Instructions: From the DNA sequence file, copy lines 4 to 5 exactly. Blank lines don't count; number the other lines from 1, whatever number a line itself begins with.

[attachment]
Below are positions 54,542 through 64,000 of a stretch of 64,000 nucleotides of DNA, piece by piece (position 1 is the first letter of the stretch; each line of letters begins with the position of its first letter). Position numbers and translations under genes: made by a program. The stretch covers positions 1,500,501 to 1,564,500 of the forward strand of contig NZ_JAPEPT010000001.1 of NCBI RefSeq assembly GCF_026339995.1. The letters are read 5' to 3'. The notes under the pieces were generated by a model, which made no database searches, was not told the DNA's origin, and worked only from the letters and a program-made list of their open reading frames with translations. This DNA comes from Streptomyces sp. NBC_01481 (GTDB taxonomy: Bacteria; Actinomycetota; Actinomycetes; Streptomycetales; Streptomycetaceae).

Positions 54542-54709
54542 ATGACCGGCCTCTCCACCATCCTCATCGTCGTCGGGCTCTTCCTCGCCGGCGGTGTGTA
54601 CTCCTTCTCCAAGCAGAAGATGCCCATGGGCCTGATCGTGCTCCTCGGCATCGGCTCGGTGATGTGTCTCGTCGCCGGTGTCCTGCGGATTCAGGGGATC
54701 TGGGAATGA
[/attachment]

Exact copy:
54601 CTCCTTCTCCAAGCAGAAGATGCCCATGGGCCTGATCGTGCTCCTCGGCATCGGCTCGGTGATGTGTCTCGTCGCCGGTGTCCTGCGGATTCAGGGGATC
54701 TGGGAATGA